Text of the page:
HOLLYWOOD, FLA. — Planned cesarean deliveries are associated with a lower risk for chorioamnionitis and postpartum hemorrhage, compared with planned vaginal births, and are not associated with a higher risk for transfusion, venous thromboembolism, or wound infection, according to a retrospective study of low-risk women.
Perhaps not surprisingly, however, planned cesarean delivery is associated with a longer average stay in the hospital, Dr. Elizabeth J. Geller said at the annual meeting of the American Urogynecologic Society.
Dr. Geller presented results of a review of deliveries by healthy, primiparous women. Planned cesarean was associated with significantly lower risk of prolonged rupture of the membranes (2% vs. 18% in the planned vaginal group); chorioamnionitis (2% vs. 17%), and postpartum hemorrhage (1% vs. 6%).
However, the women in the planned cesarean group had a significantly longer stay in the hospital (3.2 days vs. 2.6 days).
After controlling for age, race, obesity, gestational age, and prolonged rupture of the membranes, the risk of chorioamnionitis (odds ratio, 0.2) and postpartum hemorrhage (OR, 0.2) were significantly lower in the planned cesarean group, said Dr. Geller of the University of North Carolina at Chapel Hill.
Transfusion, cesarean hysterectomy, venous thromboembolism, and wound infection rates were not significantly different between groups.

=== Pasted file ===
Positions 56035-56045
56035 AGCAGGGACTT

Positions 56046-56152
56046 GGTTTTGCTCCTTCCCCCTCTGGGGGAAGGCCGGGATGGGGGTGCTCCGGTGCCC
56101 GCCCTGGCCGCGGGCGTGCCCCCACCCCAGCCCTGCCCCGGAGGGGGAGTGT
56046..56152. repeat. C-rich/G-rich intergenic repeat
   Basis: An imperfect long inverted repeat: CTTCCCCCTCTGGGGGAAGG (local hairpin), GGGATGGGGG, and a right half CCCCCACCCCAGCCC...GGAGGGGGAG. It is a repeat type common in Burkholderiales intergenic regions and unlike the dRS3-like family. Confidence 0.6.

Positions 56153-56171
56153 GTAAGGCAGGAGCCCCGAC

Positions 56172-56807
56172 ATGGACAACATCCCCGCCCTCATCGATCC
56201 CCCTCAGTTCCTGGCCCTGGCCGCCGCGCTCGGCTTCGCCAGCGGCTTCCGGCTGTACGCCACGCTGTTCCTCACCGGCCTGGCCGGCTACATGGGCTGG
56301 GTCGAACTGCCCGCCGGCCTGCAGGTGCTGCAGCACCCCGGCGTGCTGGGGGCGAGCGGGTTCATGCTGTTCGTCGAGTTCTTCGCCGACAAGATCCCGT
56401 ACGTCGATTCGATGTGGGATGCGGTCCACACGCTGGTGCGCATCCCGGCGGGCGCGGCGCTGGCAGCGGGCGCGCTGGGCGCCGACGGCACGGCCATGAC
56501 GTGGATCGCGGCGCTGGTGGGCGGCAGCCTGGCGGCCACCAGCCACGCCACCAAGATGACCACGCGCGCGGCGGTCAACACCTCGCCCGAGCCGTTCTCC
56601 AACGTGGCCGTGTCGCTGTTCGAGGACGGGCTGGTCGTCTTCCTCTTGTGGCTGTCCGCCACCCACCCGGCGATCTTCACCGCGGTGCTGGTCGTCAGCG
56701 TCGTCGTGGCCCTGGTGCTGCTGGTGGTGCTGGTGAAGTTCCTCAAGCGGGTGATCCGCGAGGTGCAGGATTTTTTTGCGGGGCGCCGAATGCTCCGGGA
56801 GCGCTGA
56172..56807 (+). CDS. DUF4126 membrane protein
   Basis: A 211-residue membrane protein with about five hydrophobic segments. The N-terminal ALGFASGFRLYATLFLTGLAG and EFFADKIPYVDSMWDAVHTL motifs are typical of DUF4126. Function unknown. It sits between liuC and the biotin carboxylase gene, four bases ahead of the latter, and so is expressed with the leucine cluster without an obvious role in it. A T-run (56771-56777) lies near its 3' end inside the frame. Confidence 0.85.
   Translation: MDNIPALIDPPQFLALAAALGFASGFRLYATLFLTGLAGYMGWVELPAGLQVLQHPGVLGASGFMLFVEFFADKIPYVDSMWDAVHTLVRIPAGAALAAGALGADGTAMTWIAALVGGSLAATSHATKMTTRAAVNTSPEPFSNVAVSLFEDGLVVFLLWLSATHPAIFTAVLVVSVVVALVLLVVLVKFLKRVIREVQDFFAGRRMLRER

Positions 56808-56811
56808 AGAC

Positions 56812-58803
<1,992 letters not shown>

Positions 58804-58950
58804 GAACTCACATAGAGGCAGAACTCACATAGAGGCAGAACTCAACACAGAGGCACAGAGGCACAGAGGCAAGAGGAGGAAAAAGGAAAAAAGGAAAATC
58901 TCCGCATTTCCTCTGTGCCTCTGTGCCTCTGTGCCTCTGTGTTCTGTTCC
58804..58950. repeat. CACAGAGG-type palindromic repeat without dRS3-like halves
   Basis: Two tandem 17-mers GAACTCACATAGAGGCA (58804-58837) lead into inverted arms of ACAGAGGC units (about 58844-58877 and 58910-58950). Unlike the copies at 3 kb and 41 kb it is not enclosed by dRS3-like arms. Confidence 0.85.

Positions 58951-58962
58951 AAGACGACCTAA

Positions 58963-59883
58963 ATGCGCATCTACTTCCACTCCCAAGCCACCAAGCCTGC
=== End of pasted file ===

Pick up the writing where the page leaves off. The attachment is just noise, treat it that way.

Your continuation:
There were no maternal deaths or pulmonary emboli in either group.
Dr. Geller and her associates at the university reviewed 26,356 deliveries by healthy, primiparous women from 1995 to 2005 in their institution's perinatal database. They excluded high-risk deliveries, including multiparous women, multiple gestations, and premature births.
“This left us with a low-risk population,” said Dr. Geller, a clinical fellow in female pelvic medicine in the division of urogynecology and reconstructive pelvic surgery.
The researchers compared rates of chorioamnionitis, postpartum hemorrhage, and transfusion between 3,868 planned vaginal deliveries and 180 planned cesarean deliveries.
The women in the vaginal group were more likely to be younger (25 years vs. 28 years), but “the absolute values were close so this difference is not clinically relevant,” Dr. Geller said.
In addition, women in the planned cesarean group delivered earlier, at a gestational age of 38.7 weeks, compared with 39.4 weeks in the planned vaginal group.
Although there were no differences between groups in terms of obesity or black race, women in the planned cesarean group were more likely to be white (59% vs. 43%) or Asian (10% vs. 5%), and less likely to be Hispanic (21% vs. 37%).
The intent-to-treat study design and inclusion of a decade's worth of data for a large hospital database are strengths of the research, Dr. Geller said.
Possible limitations include its retrospective nature, inclusion of only low-risk women, and a lack of outcomes data following hospital discharge.
A meeting attendee pointed out that all the findings addressed maternal and not newborn outcomes.
“Stay tuned,” Dr. Geller replied.